Summary: Rei Kiriyama is a Shogi prodigy at the age of 17 – though after the loss of his whole family, he is left feeling lost and alone. As he struggles to find meaning in life and in Shogi, he finds comfort and purpose in the calming arms of the Kawamoto sisters and his fellow tabletop warriors.
I don’t know the first thing about Shogi. From what I understand it’s like Japanese chess, with similar pieces that move in similar ways. You could just as easily pick up a book or learn about the tabletop sport online – but you won’t need to for Sangatsu no Lion to pull you in completely.
The show follows Rei Kiriyama, a Shogi prodigy, a professional at the age of seventeen. On the surface he’s a quiet, contemplative young man and a genius at the board though perennially absent from school. In truth, however, he’s deeply troubled, scraping through each day after the loss of his family left him entirely alone.
This is where the show finds us on its first episode. Throughout the series we watch as Rei grows as a person, and really, there was no greater joy than seeing him do just that. As he struggles to find meaning in this tabletop sport he’s dedicated his whole life to, he unravels, slowly, and in the best of ways, opening up bit by bit to the warm and wonderful cast that surrounds him.
At the center of this show is its characters. Each and every single character is realized with care and compassion, given troubles and motivations that are as weighty as the crash of a tidal wave. Stalwart Nikaidou pulls out all the stops to make a worthy rival out of best friend Rei. Steady Shimada is a force of nature across the board as he fights desperately to thank the elders of his hometown whom he owes his whole career to, struggling alongside Rei and Nikaidou and many others who aspire to ascend to the blistering heights occupied by quiet Souya 1-Dan, Godlike at the top of the Shogi world. And with each and every step Rei takes, the Kawamoto sisters are at his side, a surrogate family who finds love and companionship in the lonely Shogi prodigy as they struggle with their own feelings of grief.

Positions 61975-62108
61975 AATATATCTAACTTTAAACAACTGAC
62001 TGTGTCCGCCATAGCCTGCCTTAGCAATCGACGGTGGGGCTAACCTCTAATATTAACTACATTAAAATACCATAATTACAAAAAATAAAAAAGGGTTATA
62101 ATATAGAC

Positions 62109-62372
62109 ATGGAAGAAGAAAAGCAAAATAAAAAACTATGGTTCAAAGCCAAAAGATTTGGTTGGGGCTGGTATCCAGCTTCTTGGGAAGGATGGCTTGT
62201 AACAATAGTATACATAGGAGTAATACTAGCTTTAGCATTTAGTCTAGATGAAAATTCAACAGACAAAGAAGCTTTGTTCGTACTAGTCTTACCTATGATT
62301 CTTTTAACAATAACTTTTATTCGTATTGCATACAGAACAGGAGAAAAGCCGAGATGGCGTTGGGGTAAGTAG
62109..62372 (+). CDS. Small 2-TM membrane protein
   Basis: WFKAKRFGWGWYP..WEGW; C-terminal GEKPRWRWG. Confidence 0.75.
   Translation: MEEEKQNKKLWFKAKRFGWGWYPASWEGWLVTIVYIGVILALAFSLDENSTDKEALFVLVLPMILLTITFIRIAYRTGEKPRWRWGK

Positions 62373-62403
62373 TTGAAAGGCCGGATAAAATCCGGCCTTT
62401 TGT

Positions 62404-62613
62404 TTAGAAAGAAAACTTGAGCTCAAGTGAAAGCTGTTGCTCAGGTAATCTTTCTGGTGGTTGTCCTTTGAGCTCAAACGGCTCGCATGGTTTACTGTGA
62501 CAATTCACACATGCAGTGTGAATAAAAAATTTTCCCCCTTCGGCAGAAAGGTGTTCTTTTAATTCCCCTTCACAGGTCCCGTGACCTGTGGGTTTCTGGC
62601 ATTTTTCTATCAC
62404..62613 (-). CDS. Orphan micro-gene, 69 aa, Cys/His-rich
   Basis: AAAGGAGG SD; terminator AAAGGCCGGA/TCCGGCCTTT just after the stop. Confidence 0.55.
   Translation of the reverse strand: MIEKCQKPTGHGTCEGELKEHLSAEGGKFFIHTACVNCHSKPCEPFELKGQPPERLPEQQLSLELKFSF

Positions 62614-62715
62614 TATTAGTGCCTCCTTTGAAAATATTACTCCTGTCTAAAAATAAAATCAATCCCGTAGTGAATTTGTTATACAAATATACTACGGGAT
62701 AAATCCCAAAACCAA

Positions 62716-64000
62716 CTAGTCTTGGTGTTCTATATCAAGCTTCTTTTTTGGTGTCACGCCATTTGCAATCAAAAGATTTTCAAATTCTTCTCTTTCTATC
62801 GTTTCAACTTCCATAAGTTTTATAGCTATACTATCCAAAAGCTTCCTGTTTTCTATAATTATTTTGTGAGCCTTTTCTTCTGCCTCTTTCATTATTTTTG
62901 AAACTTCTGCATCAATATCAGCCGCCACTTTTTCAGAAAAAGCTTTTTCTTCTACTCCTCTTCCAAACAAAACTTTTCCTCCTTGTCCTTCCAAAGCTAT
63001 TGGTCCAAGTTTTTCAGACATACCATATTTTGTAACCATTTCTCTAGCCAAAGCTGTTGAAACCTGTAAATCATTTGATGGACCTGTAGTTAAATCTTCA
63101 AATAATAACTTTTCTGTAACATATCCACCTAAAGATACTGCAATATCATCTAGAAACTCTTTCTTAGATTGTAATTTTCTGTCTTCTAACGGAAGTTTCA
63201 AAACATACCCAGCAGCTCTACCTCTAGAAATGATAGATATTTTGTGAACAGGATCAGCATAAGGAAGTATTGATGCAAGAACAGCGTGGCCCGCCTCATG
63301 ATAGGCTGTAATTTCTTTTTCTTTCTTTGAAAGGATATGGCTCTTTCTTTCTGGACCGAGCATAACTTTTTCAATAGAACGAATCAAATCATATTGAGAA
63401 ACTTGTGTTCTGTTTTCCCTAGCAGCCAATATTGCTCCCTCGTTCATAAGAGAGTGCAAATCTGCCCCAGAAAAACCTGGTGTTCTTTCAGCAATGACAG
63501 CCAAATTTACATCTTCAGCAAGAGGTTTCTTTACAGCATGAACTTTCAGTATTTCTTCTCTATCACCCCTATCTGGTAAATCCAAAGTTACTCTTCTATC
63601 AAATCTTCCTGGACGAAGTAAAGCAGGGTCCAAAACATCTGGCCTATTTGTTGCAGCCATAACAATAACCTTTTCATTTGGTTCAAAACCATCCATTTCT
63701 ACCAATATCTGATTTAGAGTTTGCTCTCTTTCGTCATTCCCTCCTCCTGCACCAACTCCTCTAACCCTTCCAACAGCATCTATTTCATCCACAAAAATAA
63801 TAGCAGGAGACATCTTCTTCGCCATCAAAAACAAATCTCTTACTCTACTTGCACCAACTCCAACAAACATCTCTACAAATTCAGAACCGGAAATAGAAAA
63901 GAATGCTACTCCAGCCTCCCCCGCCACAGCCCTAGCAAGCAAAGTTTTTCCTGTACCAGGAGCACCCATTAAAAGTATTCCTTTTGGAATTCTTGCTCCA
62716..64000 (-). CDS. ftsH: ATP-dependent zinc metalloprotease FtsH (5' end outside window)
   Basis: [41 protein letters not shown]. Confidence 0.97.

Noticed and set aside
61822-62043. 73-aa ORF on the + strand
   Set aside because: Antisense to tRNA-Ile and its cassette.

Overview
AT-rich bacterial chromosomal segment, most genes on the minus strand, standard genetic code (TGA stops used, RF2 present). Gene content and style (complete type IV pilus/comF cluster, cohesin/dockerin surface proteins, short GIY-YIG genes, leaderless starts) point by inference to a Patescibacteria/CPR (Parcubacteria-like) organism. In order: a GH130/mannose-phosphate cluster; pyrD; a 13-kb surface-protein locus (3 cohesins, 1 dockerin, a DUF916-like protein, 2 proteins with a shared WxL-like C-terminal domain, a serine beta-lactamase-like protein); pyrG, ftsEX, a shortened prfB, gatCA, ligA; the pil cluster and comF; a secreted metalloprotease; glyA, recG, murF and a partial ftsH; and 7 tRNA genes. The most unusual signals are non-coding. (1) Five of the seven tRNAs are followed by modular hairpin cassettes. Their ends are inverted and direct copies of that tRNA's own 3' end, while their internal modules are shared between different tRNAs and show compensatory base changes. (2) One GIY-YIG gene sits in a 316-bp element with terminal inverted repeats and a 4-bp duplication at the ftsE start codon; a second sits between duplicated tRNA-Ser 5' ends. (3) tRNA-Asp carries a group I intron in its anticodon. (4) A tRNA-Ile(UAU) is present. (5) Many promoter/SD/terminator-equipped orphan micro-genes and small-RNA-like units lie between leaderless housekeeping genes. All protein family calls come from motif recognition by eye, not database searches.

Studio SHAFT’s animation style is at its absolute best in Sangatsu. SHAFT’s signature, manic art style is a hit or miss, working well in narrative-driven shows like the legendary Monogatari Series and falling flat and nonsensical in more plain, straightforward slice-of-life anime like Nisekoi. In Sangatsu, though, their spit-fire, rapid-cut, jarring art direction does well to tease out the emotions bubbling just beneath the surface of these beautiful characters. A key motif here is water; in everyday scenes, random, loud close-up cutaways to Rei drinking from a green tea bottle allude to his inner turmoil, while a certain story arc sees him drowning in depression, literally submerged under a film of water that cuts just above his bed. A pivotal Shogi match against Master Shimada sees Rei buffeted by a maelstrom, crashing waves of water and kanji characters overwhelming him as his opponents’ own desire to win crushes his own half-hearted motivations. There are many emotions at play in Sangatsu no Lion, and SHAFT’s animation style lets them all reach us in spectacular fashion.
There are a couple of moments throughout the twenty-two episode runtime where Sangatsu no Lion rolls a little off course. SHAFT does as SHAFT does, lingering long on rather irrelevant moments (though perhaps the source material is to blame for that). These moments are never to the detriment of the show, however, offering brief breathers in a show that smothers viewers in thick, sobbing emotion.
I’m the kind of person who has a hard time binging shows. I like pacing myself. I watch an episode a day, but I couldn’t do that with Sangatsu no Lion. I was drawn in every episode, pulled by the heartstrings by Rei and his loved ones until I was cheering them on from behind my screen, desperate as they were to arrive at their goals and find happiness.
(+) Beautiful animation accompanies a stellar cast
(+) The emotional journey of Rei and his friends is made incredibly palpable
(-) There are times when the show runs on a tangent – though never to the detriment of the main story